A new Comprehensive Strategic Partnership with Singapore will help to grow scientific and innovation collaboration as well as building defence and trade links.
And a Memorandum of Understanding on tourism cooperation between the Australian Government and the Singapore Tourism Board will grow tourist numbers for both countries.
The new partnership, announced recently by Prime Minister Malcolm Turnbull, will also help to strengthen education ties between the two nations.
Minister for Industry and Innovation, Christopher Pyne, said the partnership would cement efforts by both countries to work together to achieve common goals through research and development (R&D) cooperation.
Under the new partnership, Australia and Singapore would share R&D facilities and business to business research.
“This new partnership includes a strong focus on innovation, as well as the scientific projects that assist both countries, and will have important impacts by contributing to prosperity in the Asia-Pacific region,” Mr Pyne said.
Under the agreement there will be greater collaboration between agencies like CSIRO and A*STAR, Singapore’s leading research organization.
Minister for Tourism and International Education, Senator Richard Colbeck said a reciprocal Work and Holiday visa program, with up to 500 visa places per year, would support young people from Australia and Singapore to undertake short term work and study.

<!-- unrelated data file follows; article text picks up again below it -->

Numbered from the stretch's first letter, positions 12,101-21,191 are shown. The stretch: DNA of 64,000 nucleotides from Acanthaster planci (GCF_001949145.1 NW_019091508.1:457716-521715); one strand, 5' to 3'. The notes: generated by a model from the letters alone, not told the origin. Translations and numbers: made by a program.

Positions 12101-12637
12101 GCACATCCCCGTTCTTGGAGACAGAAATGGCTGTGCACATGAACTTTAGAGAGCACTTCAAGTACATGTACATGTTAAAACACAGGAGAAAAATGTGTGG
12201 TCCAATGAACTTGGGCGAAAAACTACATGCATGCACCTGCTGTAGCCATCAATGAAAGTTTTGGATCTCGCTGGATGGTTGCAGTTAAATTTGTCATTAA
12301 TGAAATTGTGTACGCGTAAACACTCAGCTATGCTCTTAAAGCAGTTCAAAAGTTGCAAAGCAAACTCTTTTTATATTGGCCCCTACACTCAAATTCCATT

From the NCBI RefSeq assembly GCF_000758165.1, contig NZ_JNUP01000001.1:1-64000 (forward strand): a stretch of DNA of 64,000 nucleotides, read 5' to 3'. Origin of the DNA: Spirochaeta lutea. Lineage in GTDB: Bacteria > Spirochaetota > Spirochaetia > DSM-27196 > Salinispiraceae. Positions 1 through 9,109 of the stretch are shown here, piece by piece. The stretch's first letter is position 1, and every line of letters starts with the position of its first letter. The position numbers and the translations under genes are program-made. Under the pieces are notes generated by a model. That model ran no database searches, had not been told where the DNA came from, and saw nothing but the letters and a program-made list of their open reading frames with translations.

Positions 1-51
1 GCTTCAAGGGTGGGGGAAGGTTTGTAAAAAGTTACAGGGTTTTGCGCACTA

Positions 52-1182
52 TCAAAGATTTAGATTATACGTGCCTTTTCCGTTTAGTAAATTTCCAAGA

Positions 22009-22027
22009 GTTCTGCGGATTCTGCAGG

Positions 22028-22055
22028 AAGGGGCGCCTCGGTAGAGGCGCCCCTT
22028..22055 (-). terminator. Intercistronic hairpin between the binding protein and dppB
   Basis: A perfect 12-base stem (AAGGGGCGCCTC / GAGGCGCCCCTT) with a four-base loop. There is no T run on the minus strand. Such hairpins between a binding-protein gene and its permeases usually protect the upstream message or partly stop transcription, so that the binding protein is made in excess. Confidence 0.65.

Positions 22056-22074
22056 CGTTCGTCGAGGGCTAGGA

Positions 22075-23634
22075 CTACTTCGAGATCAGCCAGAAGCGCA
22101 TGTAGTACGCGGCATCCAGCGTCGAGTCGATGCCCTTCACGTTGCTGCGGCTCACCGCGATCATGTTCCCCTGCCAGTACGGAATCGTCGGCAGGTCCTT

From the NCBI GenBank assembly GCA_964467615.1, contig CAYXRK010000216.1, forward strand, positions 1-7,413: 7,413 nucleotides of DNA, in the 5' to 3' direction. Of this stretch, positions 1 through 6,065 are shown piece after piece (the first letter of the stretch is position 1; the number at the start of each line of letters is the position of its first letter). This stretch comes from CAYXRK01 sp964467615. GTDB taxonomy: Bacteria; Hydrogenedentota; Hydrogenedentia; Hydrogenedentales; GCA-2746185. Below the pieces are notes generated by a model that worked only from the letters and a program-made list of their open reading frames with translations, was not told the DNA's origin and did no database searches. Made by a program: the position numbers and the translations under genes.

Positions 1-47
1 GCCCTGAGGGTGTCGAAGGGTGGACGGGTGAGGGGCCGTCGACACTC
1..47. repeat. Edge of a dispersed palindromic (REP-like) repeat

Strong tourism relationship
Agreement has also been reached on a tailored multi-year visa arrangement to facilitate travel and entry of Singapore nationals who are pre-vetted by the Singapore government.
“Australia values its strong tourism relationship with Singapore,” said Senator Colbeck.
Last year Singaporean visitors spent $1.4 billion while visiting Australia and this is expected to increase to $2.8 billion annually by the end of the decade.
Senator Colbeck said Singapore Airlines and Tourism Australia will work together to capitalise on tourism growth from India and China and other key international tourism markets, including Malaysia, UK, Germany, Japan and Korea.
Singapore and Australia will also promote further cooperation on education, including that arrangements be developed to allow Australian providers to now use the name 'University' for their Singaporean campuses. Singapore has also agreed to recognise Juris Doctor, physiotherapy, occupational therapy and speech therapy degrees from agreed universities.
A process for the mutual recognition of other professional qualifications will also begin with engineering and accounting as priorities.
More than 700 Australian students will study and undertake internships in Singapore in the first three years of the New Colombo Plan (2014-16).
Singapore and Australia have agreed a pilot internship program, which aims to give 100 Singaporeans studying in Australia more internship opportunities with leading Australian companies.
There will also be improved arrangements for recognition of Australian tertiary qualifications in Singapore.
The agreement also provides opportunities for Singaporean students to gain work experience in Australia.
“Australia will be seeking to include similar agreements in other trade arrangements to enhance our opportunities to grow international education,” said Senator Colbeck.
More information on the Comprehensive Strategic Partnership can be found at www.pm.gov.au.